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Music balm for Hamidia patients

Music is healing. That?s what a government hospital in the City is experimenting with. Enter a ward at Hamidia Hospital and don?t be surprised if the strains of ?Chham chham baaje re payalia? greet you.

india Updated: Jul 23, 2006 18:59 IST

Music is healing. That’s what a government hospital in the City is experimenting with. Enter a ward at Hamidia Hospital and don’t be surprised if the strains of ‘Chham chham baaje re payalia’ greet you.

The mellifluous voices of Mohammad Rafi, Asha and other singers blended with classical ragas are being played out for a soothing affect on the patients.

Ram Swaroop, a Piparia resident undergoing treatment at the orthopaedic ward for several months after a near-fatal mishap in which his leg was crushed, says the songs have helped him overcome intense pain.

“I feel fresh listening to the songs and time passes easily for me,” he says,  adding “otherwise you feel upset lying on the bed for months.”

The songs are aired in the morning, evening and night for sometime to lift the spirits of the patients as an experimental project on music therapy.

The project is a brainchild of superintendent Dr S C Tiwari, who came across music therapy in foreign countries as a means to cure patients of ailments through its soothing affect.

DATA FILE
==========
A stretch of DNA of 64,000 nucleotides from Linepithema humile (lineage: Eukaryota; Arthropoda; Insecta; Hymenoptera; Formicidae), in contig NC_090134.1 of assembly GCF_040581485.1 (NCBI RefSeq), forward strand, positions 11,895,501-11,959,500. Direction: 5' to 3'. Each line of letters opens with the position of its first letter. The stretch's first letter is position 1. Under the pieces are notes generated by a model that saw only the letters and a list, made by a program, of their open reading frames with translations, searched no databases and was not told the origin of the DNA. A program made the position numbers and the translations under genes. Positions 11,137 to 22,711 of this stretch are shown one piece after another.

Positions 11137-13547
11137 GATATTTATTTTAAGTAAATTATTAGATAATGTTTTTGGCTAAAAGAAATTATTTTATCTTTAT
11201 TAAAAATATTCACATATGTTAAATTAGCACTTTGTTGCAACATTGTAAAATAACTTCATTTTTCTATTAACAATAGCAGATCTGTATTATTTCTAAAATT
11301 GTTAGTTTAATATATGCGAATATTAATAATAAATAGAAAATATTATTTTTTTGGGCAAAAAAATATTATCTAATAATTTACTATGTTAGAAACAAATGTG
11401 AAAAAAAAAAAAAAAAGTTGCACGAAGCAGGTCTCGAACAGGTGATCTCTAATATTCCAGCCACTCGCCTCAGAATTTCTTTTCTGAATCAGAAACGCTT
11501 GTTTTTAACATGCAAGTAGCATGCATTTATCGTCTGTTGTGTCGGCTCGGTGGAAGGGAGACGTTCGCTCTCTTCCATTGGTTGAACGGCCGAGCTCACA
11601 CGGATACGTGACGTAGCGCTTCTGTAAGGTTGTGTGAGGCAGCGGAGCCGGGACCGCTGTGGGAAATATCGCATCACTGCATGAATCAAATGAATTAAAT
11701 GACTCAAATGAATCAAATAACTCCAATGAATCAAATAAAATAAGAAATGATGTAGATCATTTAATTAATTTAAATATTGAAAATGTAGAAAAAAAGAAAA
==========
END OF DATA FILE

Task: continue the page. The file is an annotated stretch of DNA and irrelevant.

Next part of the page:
“We held discussions with eminent musicians and selected 32 film songs. They were blended with 11 ragas and played out in the ward,” says Dr Tiwari, who undertook the project with a team of doctors including Dr Padma Bhatia. Select songs are played out for specific diseases.

‘Chal ud jaa repanchhi’ is tuned in for those suffering from high blood pressure, ‘Sakhi ri mera man uljhe’ for depression, and ‘Jhanak jhanak baaje paayalia’ for patients suffering from cardiovascular diseases.

Patients say that the freshening effect of songs makes their recovery faster. It is probably the first time in the country that popular songs of classical Indian movies have been used in music.

Dr Tiwari says that they would install an indicator to check its impact on patients. The proposal will then be taken to the executive body and a sponsor would be searched for installation of the music system in all the wards.

“It also helps doctors during long hours in the operation theatre apart from relaxing the patient undergoing operation,” says surgeon Dr M P Chincholkar. The system is also being used to announce vital information and directions for patients.

How it works?
MUSIC THERAPY is considered valuable in treating patients. It is especially helpful for patients suffering from schizophrenia, personality disorder, anxiety-related disorders, organic brain syndrome and psychiatric disorders.

Computer analysis of brain activity before and during listening of music shows that it increases electric potentials in the brain. This helps reduce pain and trauma. Some of the songs and ragas selected for various ailments.